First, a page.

At our house we always made much of Christmas Eve. When I had entered and removed my cap and woollen comforter (the boy of that day never wore an overcoat), I found the parlors radiant with festoons of evergreens and innumerable candles, and filled with visitors. To my horror, I was almost immediately stood up before them and made to recite my ” piece ” –for there was then no Society for the Prevention of Cruelty to Children, or to their audiences. But there was fun enough afterwards to make up for this-two long hours of wild dissipation followed. The elder people played whist (and they did it savagely, too, at intervals), and we children had our games of “pillows and keys,” ” stage-coach,” and ” going to Jerusalem,” with plenty of forfeits and exquisite schemes for their redemption. The big people had cake and punch between whiles; we juniors had cake and mild egg-nogg. Shall I ever forget that night? It was then that for the first time I discovered that I was the possessor of a heart, only to find that I had made it over indissolubly to a lovely being of seven summers, who wore pigtails and pantalets, and whose father got awfully cross over whist, and lived in Pike Street. Indeed, she was bewitching, and a most arrant little flirt withal. It was at her knees I threw the pillow every time it came to me, and I kissed her in a mad whirl of de-light, while she would coolly cross over to a squint-eyed rival of mine and smile sweetly as he bent down to kiss her. But I had the advantage of knowing the locality. So I led her artfully away, and in the back entry I had the satisfaction of exchanging with her a vow of eternal fidelity. The other children shouted at us in chorus, but we did not mind it. We were prepared for persecution. It was all that I could do to tear myself away from her at last. Her father must have guessed my anguish, for he roared out to me at the door: ” Kiss her, Felix, my boy; kiss Anna for her Christmas.” Blushing, I obeyed. The tender Anna pressed a moist and sticky sugar-plum into my hand at parting. I kept it for a whole week in my pocket. It was black when my grandmother, on a weekly voyage of investigation of my pockets, found it and threw it away.
Do you suppose these people walked home through the storm? Not a bit of it. One of the old stage sleighs, with four horses, was provided for them, and when it drove away from the door thirty human souls with their accompanying bodies were packed into it for freight. They sang a lusty Christmas carol as they went ; and the watchman of the period, yclept a leather-head, only smiled as they swept by, and remarked to himself that they were having a good time. They did have a good time. It took little to amuse them, and their enjoyment was thorough. To them the disease ennui was unknown. They even found it fun at odd times to embark in a Kipp & Brown sleigh and ride up to Chelsea and back. As for the boy part of that generation, we could have ridden forever in those great schooners of the streets. Six, eight, or ten horses drew the sleighs, and sometimes they were so crowded inside and out that not a fly could have found resting-place there. How they whirled through the drifts, flew over ice, careened on the hillocks where the side-walks had emptied their burdens of snow, and with shriek and song and shout from the inmates dashed by the smiling and amused lines of pedestrians. But they never escaped delicate attentions from the boys who had no sixpences with which to purchase a ride. These would gather at the corners, collect heaps of snow-balls, and then open fire upon the excursionists. It was of no avail to expostulate. The police never interfered with any legitimate fun. All that could be done was liter-ally to bow before the onset, and run the gantlet as resignedly as possible. Ah me! it is a delight to re-call these wild excursions through Canal Street, up Hudson, beyond the rural homes of old Greenwich Village, out among the open streets and surviving farm-houses of the hamlet of Chelsea. It was only a sixpenny ride, this moonlight dash beside the Hudson, but it had an element of romance in it which sets my blood tingling as I think of it. I wonder if the girl who sat beside me is still living? Many and many an old boy (it would be irreverent to speak of old girls, wouldn’t it ?) will feel the sluggish heart-beat quicken as he reads this paragraph, and will drop the paper, close his eyes, lean back, and think. And those who watch his smile will see again the likeness of the urchin of fifty years ago.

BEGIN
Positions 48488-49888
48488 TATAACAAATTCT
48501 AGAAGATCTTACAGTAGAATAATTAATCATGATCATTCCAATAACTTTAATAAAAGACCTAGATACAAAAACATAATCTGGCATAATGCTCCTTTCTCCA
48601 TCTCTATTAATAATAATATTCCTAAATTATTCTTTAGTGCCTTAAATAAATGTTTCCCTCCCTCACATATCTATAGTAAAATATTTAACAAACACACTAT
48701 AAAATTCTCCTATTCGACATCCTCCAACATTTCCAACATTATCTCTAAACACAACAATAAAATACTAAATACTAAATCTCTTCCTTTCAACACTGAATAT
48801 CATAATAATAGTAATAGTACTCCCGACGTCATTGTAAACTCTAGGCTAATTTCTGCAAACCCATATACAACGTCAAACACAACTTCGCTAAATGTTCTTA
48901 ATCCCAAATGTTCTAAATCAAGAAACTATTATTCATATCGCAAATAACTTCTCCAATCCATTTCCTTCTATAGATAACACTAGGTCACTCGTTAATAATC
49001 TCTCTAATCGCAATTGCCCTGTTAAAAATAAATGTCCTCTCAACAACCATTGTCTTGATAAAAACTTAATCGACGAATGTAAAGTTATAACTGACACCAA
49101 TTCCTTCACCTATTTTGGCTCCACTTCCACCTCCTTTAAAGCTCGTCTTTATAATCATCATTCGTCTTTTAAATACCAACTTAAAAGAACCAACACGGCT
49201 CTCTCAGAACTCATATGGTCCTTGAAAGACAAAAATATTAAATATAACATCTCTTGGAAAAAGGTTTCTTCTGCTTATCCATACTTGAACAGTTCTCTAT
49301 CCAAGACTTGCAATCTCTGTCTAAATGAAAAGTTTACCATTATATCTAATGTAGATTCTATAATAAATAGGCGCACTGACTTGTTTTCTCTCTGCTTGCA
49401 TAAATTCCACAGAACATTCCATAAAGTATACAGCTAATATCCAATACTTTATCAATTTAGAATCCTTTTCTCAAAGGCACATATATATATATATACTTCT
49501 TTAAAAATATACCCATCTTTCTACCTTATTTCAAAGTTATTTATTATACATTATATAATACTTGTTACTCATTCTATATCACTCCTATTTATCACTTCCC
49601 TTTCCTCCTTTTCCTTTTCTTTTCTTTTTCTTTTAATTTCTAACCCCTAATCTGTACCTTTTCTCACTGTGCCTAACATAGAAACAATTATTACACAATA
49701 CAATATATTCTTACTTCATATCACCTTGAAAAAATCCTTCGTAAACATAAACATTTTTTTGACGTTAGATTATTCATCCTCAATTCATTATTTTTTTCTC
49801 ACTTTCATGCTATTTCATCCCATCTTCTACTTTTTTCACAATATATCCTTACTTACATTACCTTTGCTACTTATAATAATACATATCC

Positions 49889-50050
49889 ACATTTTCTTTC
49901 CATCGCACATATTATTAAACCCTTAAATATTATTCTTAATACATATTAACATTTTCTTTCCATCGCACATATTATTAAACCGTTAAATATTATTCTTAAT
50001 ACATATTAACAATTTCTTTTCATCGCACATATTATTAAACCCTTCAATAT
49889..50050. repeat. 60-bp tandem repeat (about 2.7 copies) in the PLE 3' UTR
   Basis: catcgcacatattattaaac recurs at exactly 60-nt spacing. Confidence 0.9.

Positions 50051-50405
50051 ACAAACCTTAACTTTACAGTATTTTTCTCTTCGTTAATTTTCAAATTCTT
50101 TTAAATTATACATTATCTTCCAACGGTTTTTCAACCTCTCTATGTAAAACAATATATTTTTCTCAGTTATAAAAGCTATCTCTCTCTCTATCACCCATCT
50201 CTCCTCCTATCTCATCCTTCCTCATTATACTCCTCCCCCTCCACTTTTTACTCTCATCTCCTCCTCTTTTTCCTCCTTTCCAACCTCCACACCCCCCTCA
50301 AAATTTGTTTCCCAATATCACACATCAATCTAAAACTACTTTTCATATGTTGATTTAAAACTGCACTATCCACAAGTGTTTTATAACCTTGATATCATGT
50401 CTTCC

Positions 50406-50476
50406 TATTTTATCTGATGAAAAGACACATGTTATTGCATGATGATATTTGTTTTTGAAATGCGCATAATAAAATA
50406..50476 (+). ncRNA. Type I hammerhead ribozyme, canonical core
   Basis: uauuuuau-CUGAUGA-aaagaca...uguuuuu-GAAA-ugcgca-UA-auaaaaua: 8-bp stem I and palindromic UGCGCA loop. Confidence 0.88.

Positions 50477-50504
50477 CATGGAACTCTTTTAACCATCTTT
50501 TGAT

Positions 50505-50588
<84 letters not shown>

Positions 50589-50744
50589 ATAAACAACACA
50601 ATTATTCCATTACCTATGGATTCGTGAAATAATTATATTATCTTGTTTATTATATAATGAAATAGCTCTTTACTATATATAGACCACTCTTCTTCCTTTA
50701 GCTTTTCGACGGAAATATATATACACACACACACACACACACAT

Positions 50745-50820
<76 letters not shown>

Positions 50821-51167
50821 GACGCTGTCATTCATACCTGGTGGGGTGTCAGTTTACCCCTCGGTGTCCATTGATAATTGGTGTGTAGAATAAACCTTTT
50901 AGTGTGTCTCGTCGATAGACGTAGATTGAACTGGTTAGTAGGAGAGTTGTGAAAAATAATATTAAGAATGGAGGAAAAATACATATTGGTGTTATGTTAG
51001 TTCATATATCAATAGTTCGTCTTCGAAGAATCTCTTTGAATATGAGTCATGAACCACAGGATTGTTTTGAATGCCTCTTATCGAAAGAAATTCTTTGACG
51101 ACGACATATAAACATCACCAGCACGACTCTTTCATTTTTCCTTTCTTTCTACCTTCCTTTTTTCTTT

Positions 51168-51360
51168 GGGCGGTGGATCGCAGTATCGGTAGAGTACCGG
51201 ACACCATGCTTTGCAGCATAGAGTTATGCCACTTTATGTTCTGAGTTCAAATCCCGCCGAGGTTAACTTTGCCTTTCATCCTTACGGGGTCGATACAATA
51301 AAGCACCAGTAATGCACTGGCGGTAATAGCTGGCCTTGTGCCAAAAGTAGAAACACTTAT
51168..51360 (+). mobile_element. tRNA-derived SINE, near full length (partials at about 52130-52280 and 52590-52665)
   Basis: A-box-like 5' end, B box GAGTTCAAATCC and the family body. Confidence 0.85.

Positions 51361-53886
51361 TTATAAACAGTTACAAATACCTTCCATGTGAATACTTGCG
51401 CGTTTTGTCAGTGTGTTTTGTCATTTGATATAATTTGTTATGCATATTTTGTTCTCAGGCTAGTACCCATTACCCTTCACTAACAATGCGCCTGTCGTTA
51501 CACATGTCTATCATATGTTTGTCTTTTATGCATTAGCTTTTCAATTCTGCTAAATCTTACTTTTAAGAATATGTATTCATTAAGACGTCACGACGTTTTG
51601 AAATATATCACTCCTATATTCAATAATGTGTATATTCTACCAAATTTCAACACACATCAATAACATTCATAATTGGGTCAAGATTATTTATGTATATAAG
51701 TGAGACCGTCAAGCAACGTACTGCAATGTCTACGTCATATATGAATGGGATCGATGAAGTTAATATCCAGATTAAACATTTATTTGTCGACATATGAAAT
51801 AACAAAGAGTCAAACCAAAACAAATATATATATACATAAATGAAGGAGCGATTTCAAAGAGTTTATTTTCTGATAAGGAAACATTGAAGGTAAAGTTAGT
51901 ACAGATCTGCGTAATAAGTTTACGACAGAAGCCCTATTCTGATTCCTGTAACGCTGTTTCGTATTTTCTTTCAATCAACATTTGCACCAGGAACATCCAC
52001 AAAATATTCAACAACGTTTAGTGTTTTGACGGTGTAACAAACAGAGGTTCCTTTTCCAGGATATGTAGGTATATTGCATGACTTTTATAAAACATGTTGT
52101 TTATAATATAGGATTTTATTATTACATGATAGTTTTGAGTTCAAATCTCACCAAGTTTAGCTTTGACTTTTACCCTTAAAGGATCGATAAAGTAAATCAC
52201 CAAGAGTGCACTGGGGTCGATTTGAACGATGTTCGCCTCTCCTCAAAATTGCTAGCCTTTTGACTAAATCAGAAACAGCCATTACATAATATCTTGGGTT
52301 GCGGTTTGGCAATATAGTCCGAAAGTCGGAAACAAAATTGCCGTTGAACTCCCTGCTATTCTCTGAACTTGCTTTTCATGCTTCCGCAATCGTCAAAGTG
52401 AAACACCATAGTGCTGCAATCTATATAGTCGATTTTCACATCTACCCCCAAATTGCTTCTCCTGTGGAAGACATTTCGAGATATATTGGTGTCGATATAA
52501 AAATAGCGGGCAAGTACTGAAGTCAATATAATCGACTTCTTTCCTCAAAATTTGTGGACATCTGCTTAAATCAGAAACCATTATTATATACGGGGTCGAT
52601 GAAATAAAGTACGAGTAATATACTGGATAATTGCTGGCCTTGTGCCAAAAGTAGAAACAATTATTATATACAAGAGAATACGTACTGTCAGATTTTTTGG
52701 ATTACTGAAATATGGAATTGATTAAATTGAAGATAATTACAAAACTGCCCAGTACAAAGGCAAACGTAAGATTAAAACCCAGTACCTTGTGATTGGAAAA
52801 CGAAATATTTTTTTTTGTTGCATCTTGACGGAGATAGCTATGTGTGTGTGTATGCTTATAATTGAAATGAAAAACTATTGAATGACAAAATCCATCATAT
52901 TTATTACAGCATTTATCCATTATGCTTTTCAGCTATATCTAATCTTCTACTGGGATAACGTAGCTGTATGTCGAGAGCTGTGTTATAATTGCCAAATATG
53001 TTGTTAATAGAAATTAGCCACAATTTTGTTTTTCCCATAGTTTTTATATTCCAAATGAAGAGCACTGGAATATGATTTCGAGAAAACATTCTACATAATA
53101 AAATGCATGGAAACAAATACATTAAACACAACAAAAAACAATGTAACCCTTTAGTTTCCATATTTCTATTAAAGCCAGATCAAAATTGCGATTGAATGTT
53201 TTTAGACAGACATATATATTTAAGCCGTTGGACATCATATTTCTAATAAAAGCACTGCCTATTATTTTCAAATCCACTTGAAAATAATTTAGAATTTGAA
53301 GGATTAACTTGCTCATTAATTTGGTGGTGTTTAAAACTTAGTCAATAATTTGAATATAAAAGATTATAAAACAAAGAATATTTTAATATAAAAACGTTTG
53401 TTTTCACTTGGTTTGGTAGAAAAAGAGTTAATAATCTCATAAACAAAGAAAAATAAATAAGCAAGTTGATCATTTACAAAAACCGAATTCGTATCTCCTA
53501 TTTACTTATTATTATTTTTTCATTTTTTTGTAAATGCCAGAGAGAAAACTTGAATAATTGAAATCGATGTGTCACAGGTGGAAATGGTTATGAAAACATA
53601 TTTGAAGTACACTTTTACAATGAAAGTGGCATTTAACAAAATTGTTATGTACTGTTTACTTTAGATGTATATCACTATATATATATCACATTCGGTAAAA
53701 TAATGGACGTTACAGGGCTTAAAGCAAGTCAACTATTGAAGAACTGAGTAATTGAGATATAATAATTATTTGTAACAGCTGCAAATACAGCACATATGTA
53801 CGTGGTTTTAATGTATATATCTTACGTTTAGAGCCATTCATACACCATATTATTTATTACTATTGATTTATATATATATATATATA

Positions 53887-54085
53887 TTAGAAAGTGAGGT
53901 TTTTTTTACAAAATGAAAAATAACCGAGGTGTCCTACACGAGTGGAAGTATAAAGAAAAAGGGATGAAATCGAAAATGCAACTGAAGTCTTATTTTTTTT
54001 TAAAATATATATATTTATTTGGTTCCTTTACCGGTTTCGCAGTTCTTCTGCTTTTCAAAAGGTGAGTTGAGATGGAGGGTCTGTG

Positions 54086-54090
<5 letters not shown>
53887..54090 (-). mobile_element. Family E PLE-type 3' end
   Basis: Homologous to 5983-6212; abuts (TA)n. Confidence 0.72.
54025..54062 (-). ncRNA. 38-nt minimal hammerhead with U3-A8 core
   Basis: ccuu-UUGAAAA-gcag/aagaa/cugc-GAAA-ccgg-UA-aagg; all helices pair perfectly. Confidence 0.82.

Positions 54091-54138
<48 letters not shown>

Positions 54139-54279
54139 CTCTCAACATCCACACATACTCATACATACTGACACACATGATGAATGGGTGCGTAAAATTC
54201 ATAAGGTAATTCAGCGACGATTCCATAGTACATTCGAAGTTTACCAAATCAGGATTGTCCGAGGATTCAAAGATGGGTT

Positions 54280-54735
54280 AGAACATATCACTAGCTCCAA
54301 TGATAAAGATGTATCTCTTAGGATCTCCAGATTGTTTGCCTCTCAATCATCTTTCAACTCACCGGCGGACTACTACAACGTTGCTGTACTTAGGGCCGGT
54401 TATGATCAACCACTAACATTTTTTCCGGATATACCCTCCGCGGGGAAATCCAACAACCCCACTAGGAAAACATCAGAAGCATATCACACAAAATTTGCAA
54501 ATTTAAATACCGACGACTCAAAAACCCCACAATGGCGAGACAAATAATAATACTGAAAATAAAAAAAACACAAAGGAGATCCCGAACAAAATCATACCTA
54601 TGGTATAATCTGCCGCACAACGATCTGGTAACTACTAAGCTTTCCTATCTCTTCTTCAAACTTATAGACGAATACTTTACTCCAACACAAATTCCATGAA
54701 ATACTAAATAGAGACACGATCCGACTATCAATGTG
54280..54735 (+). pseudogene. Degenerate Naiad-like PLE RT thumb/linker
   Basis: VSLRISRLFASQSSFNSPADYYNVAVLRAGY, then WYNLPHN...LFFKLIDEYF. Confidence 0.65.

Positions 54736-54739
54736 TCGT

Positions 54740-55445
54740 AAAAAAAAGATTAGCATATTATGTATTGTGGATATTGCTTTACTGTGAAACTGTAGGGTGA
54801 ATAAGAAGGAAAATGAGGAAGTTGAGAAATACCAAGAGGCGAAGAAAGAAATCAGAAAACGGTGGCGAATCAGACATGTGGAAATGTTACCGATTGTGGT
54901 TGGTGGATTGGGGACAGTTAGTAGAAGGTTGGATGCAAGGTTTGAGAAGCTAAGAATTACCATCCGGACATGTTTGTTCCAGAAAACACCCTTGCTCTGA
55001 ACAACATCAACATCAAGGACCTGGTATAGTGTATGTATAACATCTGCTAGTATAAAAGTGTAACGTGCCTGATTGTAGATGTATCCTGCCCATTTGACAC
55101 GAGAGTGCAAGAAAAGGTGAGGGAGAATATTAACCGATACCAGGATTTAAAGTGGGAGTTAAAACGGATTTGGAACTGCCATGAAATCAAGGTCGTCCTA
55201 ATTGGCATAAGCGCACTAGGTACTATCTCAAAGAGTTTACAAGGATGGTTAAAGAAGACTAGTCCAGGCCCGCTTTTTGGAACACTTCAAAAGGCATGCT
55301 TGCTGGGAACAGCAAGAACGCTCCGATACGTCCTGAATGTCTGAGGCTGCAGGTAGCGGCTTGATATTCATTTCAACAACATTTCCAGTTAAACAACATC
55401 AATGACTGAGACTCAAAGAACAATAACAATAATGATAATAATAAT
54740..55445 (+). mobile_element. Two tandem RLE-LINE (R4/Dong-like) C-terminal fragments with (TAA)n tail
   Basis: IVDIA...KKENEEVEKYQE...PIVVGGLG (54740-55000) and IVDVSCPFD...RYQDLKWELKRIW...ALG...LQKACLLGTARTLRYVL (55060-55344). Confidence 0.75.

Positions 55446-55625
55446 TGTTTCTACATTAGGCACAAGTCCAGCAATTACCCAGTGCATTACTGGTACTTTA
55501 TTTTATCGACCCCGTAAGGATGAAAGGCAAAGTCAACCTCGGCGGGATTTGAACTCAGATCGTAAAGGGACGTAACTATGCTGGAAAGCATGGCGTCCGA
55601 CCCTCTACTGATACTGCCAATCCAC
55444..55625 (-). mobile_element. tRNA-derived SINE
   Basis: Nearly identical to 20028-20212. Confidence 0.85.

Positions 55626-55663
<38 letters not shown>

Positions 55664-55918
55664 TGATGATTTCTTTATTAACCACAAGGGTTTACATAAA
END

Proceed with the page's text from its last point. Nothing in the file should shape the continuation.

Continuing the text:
It was a religious observance with my sisters and me to select carefully the largest stockings owned in the family and to tack them securely, at an early hour in the evening, to the old-fashioned wooden mantel-piece in the basement. This was a ceremony we in-trusted to no hands but our own. My little sisters-I can scarcely see them now as I look back through the mist of tears-our little sisters, I should say, for this night I carry with me, I am sure, the tender memories of many an old boy other than he who writes this passage-they cannot be forgotten. It was only yesterday that in the quaint attire of their girlhood they trundled their hoops around the park and flung back their curls to the autumn winds-only yesterday we drew them to school on our sleds, and defended them chivalrously against the cannonade of snow-balls -only yesterday, it seems, and yet they have been dust and ashes for more than thirty years. To-night they come back to revisit us-your sisters and mine, of whom the world says, ” Let me see ; they died young, did they not?” But we know better; we know they never died at all, for our heart in its love keeps them immortal.